Even as the rains continue to pour down, the streets of Kumartuli bustle as they make way for the dawn of an important festival that marks the end of patriarchy―Durgatsav.
Amidst the many stories of the Kumbhars of Eastern India, those of the area of Kumartuli of Kolkata are of historical significance. For generations, these workers have been moulding high-quality clay idols of several dieties, especially those of the goddess Durga. Today, their craftsmanship has even reached foreign shores as their idols find their way into several regions all around the globe.
Kumartuli, known for its sculpting prowess, is a traditional potters’ quarter located in northern Kolkata, West Bengal. It not only manufactures clay idols for various festivals, but also regularly exports them. The victory of the British East India Company in the Battle of Plassey in 1757 gave way to the British colonisation of India. The Company decided to build a new settlement for Fort William in Gobindhapur village and allotted separate districts to their workmen. These neighbourhoods acquired work-related names, and one of them was the locality of Kumartuli. As the city of Kolkata grew and developed, loads of people shifted into these localities and eventually dispersed into various communities. However, the artisans of Kumartuli, who came to the area in search of a better livelihood, survived in large numbers. Since 1950, Kumartuli has been the home of several talented potters who, in the beginning, used to make pots by the river to sell later at the bazaar, but quickly advanced to making clay idols of gods and goddesses, which started to be worshipped popularly at mansions and palaces around the city.
This potters’ hub houses around 150 families, who earn their living by sculpting idols in approximately 550 workshops. Most of the idols that they create feature Goddess Durga, who is seen riding a lion and slaying the demon Mahishasura. Certain specific artisans’ workshops are also booked by various pandals for making their idols. The process of making these idols is very tough and intricate, and it is a wonderful experience to watch these artisans at work as one roams around Banamali Sarkar street in North Kolkata. With nothing but cheap equipment and materials, such as clay, straw, ropes, and bamboo sticks, their skilled hands magically transform shapeless clay into mesmerising idols that never fail to leave us in awe.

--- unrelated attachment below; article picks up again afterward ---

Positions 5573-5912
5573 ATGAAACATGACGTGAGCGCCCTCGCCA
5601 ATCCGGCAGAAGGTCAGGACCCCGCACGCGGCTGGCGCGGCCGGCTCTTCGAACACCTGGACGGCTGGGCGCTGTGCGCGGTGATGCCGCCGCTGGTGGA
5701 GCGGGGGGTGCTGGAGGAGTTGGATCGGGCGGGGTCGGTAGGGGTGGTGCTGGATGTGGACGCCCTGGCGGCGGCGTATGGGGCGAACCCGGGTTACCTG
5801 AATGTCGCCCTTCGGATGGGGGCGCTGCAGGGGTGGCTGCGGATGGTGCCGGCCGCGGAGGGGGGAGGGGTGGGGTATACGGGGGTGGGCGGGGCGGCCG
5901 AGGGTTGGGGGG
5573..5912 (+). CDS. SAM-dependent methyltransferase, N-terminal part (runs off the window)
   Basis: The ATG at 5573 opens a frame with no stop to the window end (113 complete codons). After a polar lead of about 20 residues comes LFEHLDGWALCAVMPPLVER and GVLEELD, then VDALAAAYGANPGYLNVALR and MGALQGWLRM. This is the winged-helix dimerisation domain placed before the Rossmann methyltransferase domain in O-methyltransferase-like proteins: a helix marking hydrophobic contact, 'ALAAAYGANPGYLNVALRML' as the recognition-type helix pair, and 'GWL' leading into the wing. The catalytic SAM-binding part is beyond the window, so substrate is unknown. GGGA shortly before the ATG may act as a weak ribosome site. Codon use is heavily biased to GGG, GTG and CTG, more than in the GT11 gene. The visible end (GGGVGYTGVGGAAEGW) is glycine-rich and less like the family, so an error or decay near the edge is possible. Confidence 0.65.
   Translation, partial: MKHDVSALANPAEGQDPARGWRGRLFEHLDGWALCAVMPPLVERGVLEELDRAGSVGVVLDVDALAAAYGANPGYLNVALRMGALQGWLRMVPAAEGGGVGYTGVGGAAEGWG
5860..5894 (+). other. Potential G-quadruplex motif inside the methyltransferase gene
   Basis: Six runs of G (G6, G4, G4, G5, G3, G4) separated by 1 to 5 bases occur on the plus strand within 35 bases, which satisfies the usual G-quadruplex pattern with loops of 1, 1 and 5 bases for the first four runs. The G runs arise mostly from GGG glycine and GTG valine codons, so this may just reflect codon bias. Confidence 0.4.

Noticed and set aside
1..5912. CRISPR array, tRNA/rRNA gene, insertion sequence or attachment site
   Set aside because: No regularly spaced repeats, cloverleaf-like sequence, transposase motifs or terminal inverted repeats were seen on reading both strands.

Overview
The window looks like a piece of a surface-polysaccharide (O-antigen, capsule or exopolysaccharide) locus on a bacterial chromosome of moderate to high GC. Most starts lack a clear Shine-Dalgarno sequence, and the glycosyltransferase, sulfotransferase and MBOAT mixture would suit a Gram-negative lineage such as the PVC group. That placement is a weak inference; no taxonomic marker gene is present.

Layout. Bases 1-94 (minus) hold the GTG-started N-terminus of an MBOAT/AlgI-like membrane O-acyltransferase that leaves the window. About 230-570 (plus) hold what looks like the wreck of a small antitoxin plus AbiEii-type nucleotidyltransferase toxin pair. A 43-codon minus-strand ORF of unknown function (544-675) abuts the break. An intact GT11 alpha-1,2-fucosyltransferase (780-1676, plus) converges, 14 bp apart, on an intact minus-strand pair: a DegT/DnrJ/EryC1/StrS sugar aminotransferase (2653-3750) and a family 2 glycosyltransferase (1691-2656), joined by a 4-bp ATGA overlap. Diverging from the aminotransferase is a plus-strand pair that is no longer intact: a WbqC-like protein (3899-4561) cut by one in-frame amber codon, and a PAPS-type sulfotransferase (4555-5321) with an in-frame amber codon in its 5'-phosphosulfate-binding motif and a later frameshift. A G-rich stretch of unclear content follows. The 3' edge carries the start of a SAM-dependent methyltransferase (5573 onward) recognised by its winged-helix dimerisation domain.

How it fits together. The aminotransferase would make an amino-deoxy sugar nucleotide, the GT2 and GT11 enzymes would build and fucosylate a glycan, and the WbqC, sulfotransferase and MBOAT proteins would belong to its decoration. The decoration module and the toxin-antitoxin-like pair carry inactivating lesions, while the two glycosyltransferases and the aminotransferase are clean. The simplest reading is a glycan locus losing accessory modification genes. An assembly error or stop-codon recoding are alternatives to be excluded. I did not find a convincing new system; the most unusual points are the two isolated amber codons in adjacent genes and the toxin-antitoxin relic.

However, for all their hard work and talent, these artisans live in poor conditions. As one walks down the narrow lanes, it is evident that the workshops are in congested areas with no proper ventilation and with small windows that barely let the daylight enter. The materials that they use are cheap as they cannot afford good-quality ones. Even though the situation has changed for the better since the early days, much improvement would be required to provide these talented workers with the life that they deserve.
Despite these hardships, Kumartuli is a place enriched with the culture and heritage of Kolkata. For many, this is a place full of that familiar nostalgia and excitement that is associated with Durga puja. Whether one is an art connoisseur or not, a visit to Kumartuli is a must if they wish to get a glimpse into the unique culture and emotion that it is suffused with.
By Swaroopa Mitra